The second assumption of the MNL model is that it maintains homogeneity in responsiveness to attributes of alternatives across individuals (i.e., an assumption of response homogeneity). More specifically, the MNL model does not allow sensitivity (or taste) variations to an attribute (e.g., travel cost or travel time in a mode choice model) due to unobserved individual characteristics. However, unobserved individual characteristics can and generally will affect responsiveness. For example, some individuals by their intrinsic nature may be extremely time-conscious while other individuals may be “laid back” and less time-conscious. Ignoring the effect of unobserved individual attributes can lead to biased and inconsistent parameter and choice probability estimates.
The third assumption of the MNL model is that the error variance-covariance structure of the alternatives is identical across individuals (i.e., an assumption of error variance-covariance homogeneity). The assumption of identical variance across individuals can be violated if, for example, the transit system offers different levels of comfort (an unobserved variable) on different routes (i.e., some routes may be served by transit vehicles with more comfortable seating and temperature control than others). Then, the transit error variance across individuals along the two routes may differ. The assumption of identical error covariance of alternatives across individuals may not be appropriate if the extent of substitutability among alternatives differs across individuals. To summarize, error variance-covariance homogeneity implies the same competitive structure among alternatives for all individuals, an assumption which can be generally difficult to justify.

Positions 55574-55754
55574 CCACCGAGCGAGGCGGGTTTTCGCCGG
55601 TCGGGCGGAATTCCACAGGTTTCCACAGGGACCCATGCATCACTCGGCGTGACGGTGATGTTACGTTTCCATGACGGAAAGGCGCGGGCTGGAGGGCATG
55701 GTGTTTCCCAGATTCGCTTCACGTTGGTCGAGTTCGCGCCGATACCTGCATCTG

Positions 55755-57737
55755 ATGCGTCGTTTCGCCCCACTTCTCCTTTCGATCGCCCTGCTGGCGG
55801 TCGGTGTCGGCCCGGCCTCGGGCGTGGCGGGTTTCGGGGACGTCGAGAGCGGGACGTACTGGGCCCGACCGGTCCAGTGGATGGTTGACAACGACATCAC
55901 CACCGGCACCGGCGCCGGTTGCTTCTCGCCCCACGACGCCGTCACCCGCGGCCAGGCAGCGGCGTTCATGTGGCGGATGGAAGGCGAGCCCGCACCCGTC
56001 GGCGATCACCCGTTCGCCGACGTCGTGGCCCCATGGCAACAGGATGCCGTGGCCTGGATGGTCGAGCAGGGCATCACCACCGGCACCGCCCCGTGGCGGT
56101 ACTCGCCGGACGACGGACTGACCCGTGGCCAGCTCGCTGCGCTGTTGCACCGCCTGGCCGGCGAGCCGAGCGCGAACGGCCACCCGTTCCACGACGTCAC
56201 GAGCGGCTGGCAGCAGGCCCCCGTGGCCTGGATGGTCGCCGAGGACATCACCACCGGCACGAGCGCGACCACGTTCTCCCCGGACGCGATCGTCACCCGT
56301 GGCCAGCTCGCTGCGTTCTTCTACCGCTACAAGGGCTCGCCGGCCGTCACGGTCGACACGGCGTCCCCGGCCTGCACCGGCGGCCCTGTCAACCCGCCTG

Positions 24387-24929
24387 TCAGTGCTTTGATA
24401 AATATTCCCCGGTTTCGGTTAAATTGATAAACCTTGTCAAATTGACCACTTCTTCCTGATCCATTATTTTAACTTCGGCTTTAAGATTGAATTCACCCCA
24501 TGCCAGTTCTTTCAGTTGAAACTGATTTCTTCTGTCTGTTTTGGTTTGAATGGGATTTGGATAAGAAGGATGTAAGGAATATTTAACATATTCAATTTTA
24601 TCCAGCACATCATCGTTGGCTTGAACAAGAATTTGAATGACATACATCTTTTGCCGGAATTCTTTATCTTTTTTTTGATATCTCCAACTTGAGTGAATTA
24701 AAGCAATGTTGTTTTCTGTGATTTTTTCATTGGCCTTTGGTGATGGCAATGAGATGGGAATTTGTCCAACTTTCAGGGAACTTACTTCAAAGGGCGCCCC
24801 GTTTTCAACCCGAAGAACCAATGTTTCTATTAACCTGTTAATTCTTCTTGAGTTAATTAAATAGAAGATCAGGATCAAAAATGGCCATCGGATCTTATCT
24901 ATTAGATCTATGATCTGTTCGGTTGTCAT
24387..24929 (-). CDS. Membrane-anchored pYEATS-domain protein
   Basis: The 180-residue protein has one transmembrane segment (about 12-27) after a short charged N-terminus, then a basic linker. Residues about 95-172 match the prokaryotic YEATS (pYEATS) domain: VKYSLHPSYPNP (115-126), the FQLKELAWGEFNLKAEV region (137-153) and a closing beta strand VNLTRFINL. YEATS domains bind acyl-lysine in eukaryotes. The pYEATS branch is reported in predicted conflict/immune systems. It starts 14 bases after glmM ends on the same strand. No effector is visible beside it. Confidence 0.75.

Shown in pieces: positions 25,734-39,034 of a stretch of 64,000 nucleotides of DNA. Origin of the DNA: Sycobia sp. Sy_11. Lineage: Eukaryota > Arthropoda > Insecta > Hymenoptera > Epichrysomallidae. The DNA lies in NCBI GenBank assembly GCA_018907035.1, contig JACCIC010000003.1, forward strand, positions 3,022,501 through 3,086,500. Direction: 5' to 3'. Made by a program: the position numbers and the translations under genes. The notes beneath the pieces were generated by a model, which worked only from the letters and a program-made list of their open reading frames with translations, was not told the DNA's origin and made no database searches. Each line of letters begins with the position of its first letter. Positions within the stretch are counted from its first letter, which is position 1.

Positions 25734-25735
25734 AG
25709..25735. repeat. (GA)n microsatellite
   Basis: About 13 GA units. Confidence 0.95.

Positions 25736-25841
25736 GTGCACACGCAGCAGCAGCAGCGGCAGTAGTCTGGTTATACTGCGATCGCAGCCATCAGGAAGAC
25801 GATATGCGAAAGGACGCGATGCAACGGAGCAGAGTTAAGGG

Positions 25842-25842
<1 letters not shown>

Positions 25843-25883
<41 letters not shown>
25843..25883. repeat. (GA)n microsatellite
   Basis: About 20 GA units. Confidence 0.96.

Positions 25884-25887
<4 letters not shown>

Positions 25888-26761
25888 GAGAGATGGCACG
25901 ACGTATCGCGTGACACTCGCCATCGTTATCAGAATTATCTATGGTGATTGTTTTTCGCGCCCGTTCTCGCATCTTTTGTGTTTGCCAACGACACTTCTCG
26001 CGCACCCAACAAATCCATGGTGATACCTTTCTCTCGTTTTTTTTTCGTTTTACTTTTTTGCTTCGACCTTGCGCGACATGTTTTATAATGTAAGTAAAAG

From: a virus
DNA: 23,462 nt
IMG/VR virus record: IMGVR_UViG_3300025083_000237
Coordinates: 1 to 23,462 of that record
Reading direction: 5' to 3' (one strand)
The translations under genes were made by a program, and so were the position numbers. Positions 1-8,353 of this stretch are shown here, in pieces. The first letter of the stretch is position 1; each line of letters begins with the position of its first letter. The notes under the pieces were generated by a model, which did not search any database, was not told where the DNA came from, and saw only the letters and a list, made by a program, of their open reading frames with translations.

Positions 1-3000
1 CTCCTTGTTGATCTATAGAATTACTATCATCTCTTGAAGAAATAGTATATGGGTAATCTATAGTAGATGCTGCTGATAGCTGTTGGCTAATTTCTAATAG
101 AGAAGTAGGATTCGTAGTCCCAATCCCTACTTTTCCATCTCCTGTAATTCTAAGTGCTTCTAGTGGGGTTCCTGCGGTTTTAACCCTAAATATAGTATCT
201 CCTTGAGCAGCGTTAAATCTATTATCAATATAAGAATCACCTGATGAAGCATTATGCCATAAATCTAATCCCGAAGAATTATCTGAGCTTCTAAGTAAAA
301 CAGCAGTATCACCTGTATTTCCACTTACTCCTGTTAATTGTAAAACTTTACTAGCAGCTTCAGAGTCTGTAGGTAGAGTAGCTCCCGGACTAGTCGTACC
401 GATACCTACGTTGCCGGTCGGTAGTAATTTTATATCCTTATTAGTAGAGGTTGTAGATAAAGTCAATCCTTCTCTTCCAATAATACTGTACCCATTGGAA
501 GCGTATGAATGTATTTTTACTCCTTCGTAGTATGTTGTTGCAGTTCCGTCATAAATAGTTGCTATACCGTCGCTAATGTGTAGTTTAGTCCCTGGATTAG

The three assumptions discussed above together lead to the simple and elegant closed-form mathematical structure of the MNL. However, these assumptions also leave the MNL model saddled with the “independence of irrelevant alternatives” (IIA) property at the individual level. The IIA property states that for any individual, the ratio of the probabilities of choosing two alternatives is independent of the presence or attributes of any other alternative. The premise is that other alternatives are irrelevant to the decision of choosing between the two alternatives in the pair. The IIA property can be unrealistic in many cases. Thus, relaxing the three assumptions may be important in many choice contexts.